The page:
Opposite him stood a tall man in a long woolen coat, his face obscured by an old brown hat, its brittle straw frayed at the edges. His left hand gripped the handle of a long eaves knife.

“Now that’s something I haven’t seen in a while,” Elliot said, pointing to the knife.

“Abraham?” Elliot asked.

The eaves knife had a straightened scythe blade attached to a three-foot long wooden handle.

“You planning on killing me with that thing?” Elliot asked, aiming his pistol at Abraham’s heart. “You’d better be faster than me.”

From behind him, Elliot heard a weak voice whimper,

“Elliot?”

In a momentary lapse of judgment, Elliot turned toward the voice, taking his eyes off the man. When he turned back, he saw the eaves knife coming straight at him.

Published in: on February 19, 2018 at 12:38 am  Leave a Comment  
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The Train: Episode 80

As Michael shielded Dr. Ricer and Lucy, Nicole slipped her pistol out of its holster and took aim. When the doorknob completed its rotation and the door slowly opened to reveal Serena, Michael relaxed and Nicole quickly put away her pistol.

Wearing a soft smile, Serena said,

“Sorry I had to lie about your place here, but I did not want the staff asking too many questions. If they feel we are the ones who made the mistake, they will treat you like four-star members.”

“No problem,” Michael said. “We’re used to thinking on our feet.”

Once Serena closed the door behind her, Michael continued,

“I spoke with some of the guests, but they didn’t say much about Morgan or Saint Suriel.”

“That is because most of the guests are new. Morgan adopted the name Suriel weeks ago,” Serena explained.

“If he is hiding Salvatore,” Nicole said, “we’ll need access to both his quarters and his office if we want to find out what he knows.”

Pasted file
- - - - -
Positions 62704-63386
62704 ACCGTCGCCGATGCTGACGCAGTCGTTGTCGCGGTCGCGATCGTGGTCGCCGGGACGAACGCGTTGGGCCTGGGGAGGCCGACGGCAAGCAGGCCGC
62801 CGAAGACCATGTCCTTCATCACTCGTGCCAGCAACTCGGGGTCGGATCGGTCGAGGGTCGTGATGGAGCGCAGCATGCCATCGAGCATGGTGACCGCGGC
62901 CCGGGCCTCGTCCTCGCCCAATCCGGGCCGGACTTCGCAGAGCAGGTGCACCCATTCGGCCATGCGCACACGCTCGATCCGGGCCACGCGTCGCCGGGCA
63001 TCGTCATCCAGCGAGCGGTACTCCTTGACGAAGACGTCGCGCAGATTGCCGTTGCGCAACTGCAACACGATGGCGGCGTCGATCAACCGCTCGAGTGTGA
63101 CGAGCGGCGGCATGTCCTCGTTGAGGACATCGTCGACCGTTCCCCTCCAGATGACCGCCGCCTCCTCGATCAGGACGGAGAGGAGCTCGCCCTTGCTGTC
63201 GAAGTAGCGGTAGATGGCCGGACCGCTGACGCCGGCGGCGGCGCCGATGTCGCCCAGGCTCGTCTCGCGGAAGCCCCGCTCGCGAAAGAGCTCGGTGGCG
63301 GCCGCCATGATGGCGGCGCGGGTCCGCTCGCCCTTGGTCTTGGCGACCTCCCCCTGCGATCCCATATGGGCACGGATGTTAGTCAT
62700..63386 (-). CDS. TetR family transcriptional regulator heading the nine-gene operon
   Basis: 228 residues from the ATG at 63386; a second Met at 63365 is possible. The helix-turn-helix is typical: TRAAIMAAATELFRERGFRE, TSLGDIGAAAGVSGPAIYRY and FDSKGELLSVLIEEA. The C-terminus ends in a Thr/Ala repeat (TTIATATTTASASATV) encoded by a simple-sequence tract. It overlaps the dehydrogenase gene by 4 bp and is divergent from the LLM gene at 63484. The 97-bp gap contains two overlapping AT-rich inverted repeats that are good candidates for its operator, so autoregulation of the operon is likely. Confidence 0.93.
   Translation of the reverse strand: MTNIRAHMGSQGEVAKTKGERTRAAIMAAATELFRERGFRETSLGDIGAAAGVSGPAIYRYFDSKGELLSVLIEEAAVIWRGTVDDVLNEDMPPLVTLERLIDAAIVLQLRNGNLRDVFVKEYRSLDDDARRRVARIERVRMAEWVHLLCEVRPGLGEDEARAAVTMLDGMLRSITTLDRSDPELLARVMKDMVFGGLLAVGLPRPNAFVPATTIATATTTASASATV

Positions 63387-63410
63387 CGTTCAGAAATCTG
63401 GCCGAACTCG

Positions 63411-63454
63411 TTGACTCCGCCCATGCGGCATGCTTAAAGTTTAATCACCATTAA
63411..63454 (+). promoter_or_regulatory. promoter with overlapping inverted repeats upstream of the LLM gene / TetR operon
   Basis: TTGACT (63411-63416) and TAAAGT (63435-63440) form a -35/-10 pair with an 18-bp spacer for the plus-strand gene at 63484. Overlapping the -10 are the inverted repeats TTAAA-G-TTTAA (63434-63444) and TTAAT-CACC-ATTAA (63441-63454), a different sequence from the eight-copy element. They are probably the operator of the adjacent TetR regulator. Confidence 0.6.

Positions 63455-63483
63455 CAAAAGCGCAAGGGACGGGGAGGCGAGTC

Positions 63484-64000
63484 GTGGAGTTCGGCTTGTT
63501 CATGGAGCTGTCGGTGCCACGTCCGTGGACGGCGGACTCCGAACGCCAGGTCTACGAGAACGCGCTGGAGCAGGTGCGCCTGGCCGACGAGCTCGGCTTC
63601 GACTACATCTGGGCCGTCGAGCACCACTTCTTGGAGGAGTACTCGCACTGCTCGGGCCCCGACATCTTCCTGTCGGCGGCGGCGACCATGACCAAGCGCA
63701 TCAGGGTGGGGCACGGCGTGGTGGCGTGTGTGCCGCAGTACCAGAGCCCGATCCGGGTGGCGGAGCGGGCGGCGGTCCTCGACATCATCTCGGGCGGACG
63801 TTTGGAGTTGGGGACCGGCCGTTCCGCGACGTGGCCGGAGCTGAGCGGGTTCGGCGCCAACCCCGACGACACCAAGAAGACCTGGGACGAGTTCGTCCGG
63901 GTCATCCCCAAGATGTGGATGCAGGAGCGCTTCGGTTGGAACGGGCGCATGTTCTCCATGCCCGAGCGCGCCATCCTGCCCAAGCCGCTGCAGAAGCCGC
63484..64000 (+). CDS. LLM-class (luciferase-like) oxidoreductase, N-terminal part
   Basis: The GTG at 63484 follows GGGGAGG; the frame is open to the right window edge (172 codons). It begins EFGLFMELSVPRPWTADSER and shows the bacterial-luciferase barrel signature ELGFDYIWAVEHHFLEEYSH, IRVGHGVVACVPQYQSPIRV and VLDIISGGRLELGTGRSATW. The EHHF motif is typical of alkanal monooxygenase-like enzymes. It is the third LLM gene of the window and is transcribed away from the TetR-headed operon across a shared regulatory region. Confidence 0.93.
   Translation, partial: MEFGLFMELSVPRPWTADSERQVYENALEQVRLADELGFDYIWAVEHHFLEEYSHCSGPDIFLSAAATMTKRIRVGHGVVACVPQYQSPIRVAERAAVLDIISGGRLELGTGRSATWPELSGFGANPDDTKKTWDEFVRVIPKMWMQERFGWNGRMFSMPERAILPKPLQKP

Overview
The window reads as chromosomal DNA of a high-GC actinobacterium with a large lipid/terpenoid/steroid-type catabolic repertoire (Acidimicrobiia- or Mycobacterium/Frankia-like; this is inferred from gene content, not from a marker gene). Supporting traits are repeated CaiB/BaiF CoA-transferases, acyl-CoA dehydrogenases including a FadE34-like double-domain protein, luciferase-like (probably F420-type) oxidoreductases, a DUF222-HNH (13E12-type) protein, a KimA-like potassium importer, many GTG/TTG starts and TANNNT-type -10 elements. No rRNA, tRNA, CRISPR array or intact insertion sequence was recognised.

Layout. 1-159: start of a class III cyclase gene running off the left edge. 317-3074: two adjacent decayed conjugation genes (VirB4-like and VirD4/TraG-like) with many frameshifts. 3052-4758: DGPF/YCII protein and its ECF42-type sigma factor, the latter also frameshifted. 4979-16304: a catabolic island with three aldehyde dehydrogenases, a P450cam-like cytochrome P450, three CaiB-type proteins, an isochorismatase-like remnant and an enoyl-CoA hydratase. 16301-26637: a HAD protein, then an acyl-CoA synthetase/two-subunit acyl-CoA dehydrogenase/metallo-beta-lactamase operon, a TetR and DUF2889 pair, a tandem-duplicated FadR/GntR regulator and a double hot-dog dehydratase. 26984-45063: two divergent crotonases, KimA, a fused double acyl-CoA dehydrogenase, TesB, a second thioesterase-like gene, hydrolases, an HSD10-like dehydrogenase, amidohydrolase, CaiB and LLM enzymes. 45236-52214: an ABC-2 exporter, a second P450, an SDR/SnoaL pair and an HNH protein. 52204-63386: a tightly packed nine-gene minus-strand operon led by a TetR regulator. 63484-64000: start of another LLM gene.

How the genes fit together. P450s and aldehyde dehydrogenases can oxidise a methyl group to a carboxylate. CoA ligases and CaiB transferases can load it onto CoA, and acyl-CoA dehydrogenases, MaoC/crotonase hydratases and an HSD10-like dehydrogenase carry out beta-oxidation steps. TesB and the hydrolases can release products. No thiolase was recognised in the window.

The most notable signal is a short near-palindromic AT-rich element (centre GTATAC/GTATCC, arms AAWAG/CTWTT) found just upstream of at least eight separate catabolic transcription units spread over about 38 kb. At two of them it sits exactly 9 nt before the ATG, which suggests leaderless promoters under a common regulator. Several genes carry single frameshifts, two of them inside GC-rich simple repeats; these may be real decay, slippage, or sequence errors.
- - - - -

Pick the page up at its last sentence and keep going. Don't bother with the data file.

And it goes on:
“That should not be a problem,” Serena said. “Under the guise of a making new friends event, I have arranged a night of games under the stars. The staff as well as Morgan will be there,” Serena said.

“Great idea. That should provide us with the opportunity to search his place,” Michael said.

“I need to get back. Come find me if you have a problem,” Serena said.

“Will you be safe?” Nicole asked. “What about the people who tried to hurt you?’

“I will take care of them. I have already convinced the others that I was stricken with a high fever at the time and did not know what I was saying,” Serena said.

Once Serena had left, closing the door behind her, Michael turned to Nicole.

“You mind checking Morgan’s place by yourself? I don’t think taking my eyes off that bag of crazy,” Michael said, pointing in the direction of Serena’s exit, “is such a good idea.”

“No problem,” Nicole assured him. “Keep your eyes open.”

Michael smiled and replied, “I always do.”

 

*          *          *

 

The event under the stars gave Michael the perfect chance to meet with the staff. He soon discovered that they all had the same answers to the same questions. Over and over, he introduced himself and apologized for asking the same questions, claiming that he suffered from a faulty memory. Most of what he learned about Morgan and Salvatore was the same thing Serena had said. After a while, he excused himself and headed over to Ricer and Lucy.

“It’s probably just me, but these people seem awfully friendly,” Michael said.

“Oh I imagine that’s just so the guests will feel welcome,” Ricer offered.

“Not the staff. I mean the guests,” Michael clarified. “I’ve had the same two girls try to pick me up, first separately then together. Hey, I’d be flattered if this place didn’t have that let’s all drink the Kool-Aid vibe.”

“I haven’t received any new information about this place since we first arrived. I don’t know anything more about Suriel than you do at this point. I just hope we aren’t too late,” Ricer said.

After a few minutes, Nicole showed up.

“I didn’t find anything,” she replied.

“Nothing?” Michael asked.

Nicole nodded, “Whoever this guy is, he’s doing a good job of hiding it. No info in Salvatore’s room about his location, and his office is locked up tight. We may have to interrogate the employees.”

“I’ve got a couple of ideas we can try before drawing weapons and doing things the hard way,” Michael said.

Just then Marvin Clark walked up wearing a smile that stretched from ear to ear. Right behind him was his wife Susan with the same grin plastered across her face.

“Having fun?” Marvin asked.